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Government Defines How Soon Is "Too Soon" to Tell Jokes About Anything

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In the wake of the tragic events in Japan, the Obama administration has precisely defined the period of time one must wait in order to tell jokes about a natural disaster. "'Too soon' will now be exactly three months, five days from the time of said natural disaster," said Humor Czar Morty Woodger. "After that, you can make all the jokes you want. And won't making people wait just make those jokes even funnier?"

The "Too Soon Memorandum" (TSM) has been rigorously designed by a team of government humor analysts so sufficient time can pass to allow emotional and psychic healing. "Comedians, performers, and so-called 'regular' people cannot be trusted in matters of humor or comedic expression," said Senator Charles DeLongpre, one of the TSM's authors. "We are taking the guesswork out of material that could grievously damage our population's delicate sensibilities and result in locusts, hellfire, and an eternity of angry blogs."

In addition to natural disasters, The TSM also defines the delay time for telling jokes related to topics such as mass murders (five months, four days); attacks related to bullying (two months, three weeks); and acts of terrorism (six months, eleven days). In the case of the Japanese tragedy, which combines natural disasters and a man-made disaster (potential nuclear meltdown; one month, nine days), people are required to split the difference: two months, one week.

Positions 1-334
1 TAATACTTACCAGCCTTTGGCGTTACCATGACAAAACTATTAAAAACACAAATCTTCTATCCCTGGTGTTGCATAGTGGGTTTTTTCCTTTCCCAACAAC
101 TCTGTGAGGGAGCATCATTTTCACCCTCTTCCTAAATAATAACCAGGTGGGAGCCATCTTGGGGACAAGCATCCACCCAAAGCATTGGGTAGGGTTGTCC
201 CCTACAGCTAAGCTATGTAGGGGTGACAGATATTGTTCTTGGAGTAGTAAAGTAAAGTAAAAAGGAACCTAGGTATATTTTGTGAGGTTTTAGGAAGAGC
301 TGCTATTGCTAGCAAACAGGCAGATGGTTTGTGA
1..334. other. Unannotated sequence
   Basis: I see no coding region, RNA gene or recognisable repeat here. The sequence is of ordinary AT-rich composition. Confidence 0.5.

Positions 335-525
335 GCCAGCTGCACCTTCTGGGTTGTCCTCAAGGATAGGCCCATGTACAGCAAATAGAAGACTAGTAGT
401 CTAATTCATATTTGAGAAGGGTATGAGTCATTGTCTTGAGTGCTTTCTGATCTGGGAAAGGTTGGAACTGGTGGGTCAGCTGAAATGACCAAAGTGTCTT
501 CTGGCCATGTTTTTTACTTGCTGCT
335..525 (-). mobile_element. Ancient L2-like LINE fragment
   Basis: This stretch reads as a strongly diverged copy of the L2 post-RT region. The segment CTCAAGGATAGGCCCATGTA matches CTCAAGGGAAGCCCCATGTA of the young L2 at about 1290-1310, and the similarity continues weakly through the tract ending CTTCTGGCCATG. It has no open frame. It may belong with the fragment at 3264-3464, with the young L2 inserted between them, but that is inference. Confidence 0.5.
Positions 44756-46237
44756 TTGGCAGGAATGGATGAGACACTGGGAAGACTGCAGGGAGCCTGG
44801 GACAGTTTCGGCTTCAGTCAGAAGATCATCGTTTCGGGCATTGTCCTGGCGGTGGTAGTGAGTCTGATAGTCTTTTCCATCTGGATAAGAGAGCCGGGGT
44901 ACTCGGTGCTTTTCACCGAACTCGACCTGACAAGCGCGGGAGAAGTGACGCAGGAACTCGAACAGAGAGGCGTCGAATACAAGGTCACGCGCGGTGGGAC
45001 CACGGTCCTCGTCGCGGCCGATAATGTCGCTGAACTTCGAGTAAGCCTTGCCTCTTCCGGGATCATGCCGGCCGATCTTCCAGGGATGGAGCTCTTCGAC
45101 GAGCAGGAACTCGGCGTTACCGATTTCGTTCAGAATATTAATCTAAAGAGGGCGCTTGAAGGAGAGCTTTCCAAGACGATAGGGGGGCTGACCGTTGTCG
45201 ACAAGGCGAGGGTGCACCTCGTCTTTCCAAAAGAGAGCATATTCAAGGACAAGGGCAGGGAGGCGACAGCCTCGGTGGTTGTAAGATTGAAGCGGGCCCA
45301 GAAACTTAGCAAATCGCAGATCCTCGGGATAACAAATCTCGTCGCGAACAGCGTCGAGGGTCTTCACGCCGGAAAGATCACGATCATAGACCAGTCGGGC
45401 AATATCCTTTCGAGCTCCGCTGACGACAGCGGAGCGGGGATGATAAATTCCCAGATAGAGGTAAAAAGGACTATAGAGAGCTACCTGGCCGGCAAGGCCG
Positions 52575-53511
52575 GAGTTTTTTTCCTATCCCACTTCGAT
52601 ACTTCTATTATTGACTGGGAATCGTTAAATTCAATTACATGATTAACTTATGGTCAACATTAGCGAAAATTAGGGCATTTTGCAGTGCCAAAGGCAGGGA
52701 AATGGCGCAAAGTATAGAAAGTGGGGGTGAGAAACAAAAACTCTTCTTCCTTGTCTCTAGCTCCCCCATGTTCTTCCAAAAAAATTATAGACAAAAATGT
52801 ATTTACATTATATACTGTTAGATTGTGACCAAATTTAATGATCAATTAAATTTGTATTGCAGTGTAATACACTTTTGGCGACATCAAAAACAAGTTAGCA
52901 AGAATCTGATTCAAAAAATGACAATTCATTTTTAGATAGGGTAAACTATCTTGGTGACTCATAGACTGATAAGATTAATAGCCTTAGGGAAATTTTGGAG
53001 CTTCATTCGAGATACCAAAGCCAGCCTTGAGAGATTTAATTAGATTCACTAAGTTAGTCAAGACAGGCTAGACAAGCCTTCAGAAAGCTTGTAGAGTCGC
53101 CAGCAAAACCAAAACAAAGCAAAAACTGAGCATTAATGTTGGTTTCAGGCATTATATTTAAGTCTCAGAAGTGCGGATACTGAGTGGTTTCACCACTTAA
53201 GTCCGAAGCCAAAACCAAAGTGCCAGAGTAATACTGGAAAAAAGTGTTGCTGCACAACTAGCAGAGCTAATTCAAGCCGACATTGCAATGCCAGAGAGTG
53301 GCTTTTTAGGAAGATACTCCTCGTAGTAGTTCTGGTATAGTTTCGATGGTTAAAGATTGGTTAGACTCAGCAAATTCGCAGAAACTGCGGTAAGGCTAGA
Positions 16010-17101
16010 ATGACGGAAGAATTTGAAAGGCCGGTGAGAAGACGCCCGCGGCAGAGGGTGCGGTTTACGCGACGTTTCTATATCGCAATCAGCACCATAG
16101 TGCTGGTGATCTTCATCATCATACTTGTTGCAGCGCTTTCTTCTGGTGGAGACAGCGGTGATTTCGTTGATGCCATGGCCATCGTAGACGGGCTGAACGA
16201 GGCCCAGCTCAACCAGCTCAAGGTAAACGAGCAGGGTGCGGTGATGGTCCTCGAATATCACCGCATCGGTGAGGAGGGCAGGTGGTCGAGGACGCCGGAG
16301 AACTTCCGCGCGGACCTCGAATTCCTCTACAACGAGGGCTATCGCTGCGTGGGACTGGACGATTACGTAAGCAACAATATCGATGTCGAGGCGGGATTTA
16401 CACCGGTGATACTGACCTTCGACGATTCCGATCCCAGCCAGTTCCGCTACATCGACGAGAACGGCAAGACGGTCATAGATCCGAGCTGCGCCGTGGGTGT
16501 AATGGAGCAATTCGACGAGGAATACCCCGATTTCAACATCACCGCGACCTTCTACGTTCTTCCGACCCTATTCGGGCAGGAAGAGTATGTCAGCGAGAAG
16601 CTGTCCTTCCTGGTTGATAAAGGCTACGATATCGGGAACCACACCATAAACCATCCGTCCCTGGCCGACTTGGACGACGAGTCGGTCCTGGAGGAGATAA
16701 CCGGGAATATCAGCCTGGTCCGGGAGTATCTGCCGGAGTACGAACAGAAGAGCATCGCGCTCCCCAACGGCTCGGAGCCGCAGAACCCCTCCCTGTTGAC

For those worried that there will be no topics of humor available for anyone to use, the TSM provides a "Provocation-Free" list that has no proscribed waiting period, which includes: doctors, lawyers, differences between black and white people, airline food, crazy girlfriends, Facebook status updates, Sarah Palin, guys who leave the toilet seat up, am I right people? "The TSM answers all questions having to do with potential comedic tastelessness," says Woodger. "Because giving offense is the absolute last thing any comedian or comic performer should want to do."